Behold the war games spectacular, a dazzling 45 minute piece of theatre for the commander-in-chief to ogle through his binoculars and for the Russian public back home to marvel at their country's military might. Just in case they were wondering where all the money went.
And of course to impress upon the West quite what Russia is capable of.
This showpiece 45 minutes is part of possibly the largest military exercises up on NATO's eastern flank since the end of the Cold War. Russia says 200,000 troops are taking part in Zapad 2021 which sees its most strategically important western military district carry out joint military drills for six days - at least in the active phase - with the Belarusian armed forces.
Those numbers may well be an exaggeration. Russia tends to inflate the numbers to impress the viewer back home and to scare the West. But they are large exercises whatever the exact numbers and have involved preparations and longer term troop movements for a couple of months already.
Zapad happens every four years and always rehearses the same scenario. A supposedly imaginary western coalition (aka NATO) is working with 'terrorist' elements to unseat the power in Belarus and take over parts of the country. The joint forces of the Union State, Russia and Belarus, must repel the invasion, defeat the enemy head-on and sustain a possibly longer term regional war with a nuclear component towards the end.
The game-changer this year is the role of Belarus. Alexander Lukashenko weathered last year's street protests calling for his removal but he seems to have convinced himself as a result that the West means to carry out just the kind of colour revolution these exercises seek to defend against.
That means that his relationship with President Putin is going in one direction - towards ever closer integration, militarily too. Russia has now established a fairly constant military presence in Belarus including a joint Air Force training centre in Grodno, right up against the Belarusian border with both Poland and Lithuania.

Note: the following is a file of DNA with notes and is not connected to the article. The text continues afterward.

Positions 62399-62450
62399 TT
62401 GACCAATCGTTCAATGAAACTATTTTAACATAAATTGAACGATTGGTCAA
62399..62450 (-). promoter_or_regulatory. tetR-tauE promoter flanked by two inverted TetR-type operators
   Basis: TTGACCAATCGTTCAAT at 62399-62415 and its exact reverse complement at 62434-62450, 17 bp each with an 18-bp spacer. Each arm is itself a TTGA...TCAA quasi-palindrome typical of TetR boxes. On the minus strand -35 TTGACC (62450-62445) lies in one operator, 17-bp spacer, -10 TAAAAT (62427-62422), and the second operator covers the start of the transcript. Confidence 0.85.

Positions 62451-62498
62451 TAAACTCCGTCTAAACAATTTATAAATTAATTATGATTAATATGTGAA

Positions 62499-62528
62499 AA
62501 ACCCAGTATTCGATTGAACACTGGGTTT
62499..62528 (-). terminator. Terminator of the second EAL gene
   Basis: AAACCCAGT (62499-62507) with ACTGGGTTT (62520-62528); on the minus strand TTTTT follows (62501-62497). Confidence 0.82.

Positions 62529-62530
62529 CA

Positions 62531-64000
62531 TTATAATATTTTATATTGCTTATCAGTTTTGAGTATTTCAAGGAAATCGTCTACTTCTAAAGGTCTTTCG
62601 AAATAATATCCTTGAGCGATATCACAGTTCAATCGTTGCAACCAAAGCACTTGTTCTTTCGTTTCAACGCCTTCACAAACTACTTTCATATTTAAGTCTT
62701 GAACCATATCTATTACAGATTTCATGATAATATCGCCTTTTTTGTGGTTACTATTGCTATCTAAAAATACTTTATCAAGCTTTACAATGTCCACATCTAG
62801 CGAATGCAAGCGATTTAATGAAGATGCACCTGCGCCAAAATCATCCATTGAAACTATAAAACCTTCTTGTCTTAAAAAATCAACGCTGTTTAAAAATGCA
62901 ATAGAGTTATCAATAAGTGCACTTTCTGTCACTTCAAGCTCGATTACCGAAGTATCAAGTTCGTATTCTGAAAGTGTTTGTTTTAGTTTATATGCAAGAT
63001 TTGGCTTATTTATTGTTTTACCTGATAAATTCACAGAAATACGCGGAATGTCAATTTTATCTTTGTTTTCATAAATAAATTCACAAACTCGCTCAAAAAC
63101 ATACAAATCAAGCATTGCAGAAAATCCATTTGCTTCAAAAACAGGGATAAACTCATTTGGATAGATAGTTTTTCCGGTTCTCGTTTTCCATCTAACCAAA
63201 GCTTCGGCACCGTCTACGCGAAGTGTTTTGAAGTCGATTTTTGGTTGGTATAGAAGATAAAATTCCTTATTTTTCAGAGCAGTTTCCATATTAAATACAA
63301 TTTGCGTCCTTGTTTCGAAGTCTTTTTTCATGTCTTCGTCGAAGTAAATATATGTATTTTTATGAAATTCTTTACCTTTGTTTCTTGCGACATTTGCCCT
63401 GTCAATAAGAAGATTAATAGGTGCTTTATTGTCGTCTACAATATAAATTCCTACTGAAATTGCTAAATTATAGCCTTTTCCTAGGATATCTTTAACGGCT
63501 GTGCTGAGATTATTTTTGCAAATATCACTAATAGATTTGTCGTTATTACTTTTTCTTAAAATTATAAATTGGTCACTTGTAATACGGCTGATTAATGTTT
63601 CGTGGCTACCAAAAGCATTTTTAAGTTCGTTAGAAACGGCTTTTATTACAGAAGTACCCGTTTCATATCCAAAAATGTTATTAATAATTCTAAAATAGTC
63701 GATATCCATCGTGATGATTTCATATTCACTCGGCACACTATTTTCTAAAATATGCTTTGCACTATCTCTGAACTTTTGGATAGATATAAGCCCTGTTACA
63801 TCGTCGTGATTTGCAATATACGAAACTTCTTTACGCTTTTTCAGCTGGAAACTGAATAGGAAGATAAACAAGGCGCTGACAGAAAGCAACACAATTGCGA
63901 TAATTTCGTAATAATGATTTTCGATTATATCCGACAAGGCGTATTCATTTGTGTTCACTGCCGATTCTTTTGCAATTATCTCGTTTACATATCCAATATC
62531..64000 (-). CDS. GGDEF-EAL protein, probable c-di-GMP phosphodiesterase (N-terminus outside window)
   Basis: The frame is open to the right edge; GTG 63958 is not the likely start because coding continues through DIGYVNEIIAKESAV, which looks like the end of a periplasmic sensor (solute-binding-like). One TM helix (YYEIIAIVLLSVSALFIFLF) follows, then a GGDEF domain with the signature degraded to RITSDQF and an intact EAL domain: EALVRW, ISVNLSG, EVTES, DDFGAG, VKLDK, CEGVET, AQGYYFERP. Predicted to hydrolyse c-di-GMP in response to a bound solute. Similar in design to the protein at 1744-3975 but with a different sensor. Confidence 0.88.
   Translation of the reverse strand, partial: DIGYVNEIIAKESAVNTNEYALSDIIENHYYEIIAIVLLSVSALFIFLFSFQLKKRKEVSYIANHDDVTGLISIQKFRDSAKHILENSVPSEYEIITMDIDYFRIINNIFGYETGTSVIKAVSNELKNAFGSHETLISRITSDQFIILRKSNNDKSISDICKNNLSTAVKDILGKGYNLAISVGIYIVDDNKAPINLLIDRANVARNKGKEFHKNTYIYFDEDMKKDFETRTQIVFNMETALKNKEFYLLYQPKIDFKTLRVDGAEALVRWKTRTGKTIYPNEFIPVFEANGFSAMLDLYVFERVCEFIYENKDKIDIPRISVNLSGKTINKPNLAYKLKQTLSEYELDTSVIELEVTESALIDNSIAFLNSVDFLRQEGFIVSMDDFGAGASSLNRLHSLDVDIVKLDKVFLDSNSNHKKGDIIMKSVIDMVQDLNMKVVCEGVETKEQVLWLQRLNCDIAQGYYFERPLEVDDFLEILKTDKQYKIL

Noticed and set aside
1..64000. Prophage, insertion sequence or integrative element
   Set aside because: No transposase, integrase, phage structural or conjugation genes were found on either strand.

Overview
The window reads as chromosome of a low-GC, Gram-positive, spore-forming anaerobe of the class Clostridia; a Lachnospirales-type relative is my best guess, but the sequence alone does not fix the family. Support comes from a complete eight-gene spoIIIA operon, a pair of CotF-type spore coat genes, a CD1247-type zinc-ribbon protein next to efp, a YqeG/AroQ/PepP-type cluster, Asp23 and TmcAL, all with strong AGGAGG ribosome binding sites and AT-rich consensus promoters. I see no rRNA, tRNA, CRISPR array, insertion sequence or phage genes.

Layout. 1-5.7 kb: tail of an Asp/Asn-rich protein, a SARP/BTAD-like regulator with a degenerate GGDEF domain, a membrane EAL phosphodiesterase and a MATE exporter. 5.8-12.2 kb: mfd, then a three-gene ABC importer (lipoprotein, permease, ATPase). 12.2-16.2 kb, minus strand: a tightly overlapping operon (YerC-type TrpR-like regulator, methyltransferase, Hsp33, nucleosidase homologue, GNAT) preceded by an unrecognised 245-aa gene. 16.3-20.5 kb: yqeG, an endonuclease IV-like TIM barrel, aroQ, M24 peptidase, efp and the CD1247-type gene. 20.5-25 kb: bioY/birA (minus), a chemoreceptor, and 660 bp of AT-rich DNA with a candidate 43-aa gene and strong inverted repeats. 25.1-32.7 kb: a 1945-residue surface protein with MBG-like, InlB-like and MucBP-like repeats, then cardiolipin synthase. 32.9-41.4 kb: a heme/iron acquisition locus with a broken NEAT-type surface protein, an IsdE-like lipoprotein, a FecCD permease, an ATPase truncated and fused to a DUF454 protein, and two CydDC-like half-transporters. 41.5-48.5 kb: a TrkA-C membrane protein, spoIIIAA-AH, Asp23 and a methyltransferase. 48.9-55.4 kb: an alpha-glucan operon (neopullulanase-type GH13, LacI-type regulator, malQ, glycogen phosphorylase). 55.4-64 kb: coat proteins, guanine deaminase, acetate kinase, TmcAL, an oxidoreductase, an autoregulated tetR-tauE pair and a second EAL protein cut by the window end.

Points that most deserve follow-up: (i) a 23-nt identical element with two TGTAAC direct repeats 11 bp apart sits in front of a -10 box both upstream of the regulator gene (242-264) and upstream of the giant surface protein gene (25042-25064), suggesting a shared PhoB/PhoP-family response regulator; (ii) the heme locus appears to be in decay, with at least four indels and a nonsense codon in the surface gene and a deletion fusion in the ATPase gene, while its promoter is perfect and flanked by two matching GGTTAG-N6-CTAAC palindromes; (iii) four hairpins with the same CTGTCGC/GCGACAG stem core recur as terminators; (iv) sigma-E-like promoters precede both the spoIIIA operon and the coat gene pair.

President Lukashenko has also promised that he'll buy $1bn worth of military kit from Russia, possibly including the S-400 anti-aircraft missile defence system.
"Of course, they're buying them financed by Russian money, they can't afford the stuff. And for Russia, this is all more leverage, because this is just another way they're going to have Lukashenko over a barrel," says Michael Kofman of the Kennan Institute in Washington who specialises in the Russian armed forces.
Poland, Latvia and Lithuania have all declared a state of emergency along their borders with Belarus because of the stream of migrants making their way over - most of them from Iraq but supplied with Belarusian tourist visas. The EU has condemned Lukashenko for instrumentalising migrants in what they call his hybrid war against the west. It is another reason his neighbours are concerned with these huge drills taking place right up against their borders.
The value of Zapad for the head of Russia's armed forces is more about the part we journalists - and Russia's President - don't see. Testing the army's response to new and unconventional threats, stress-testing how to keep an army supplied beyond the initial counter-attack, supplies, support, logistics across vast terrain. It's about making sure the Russian armed forces are prepared for whatever comes their way - threats as well as opportunities.
Their commander-in-chief, Vladimir Putin, is ever the opportunist. Part of the messaging here for the West is that his military is ready to deploy guns blazing should he feel the need. NATO's secretary-General Jens Stoltenberg has said he does not sense an imminent threat but that a more assertive Russia is a reality NATO must reckon with. "So we will continue to be vigilant, during Zapad and at all times," Stoltenberg said.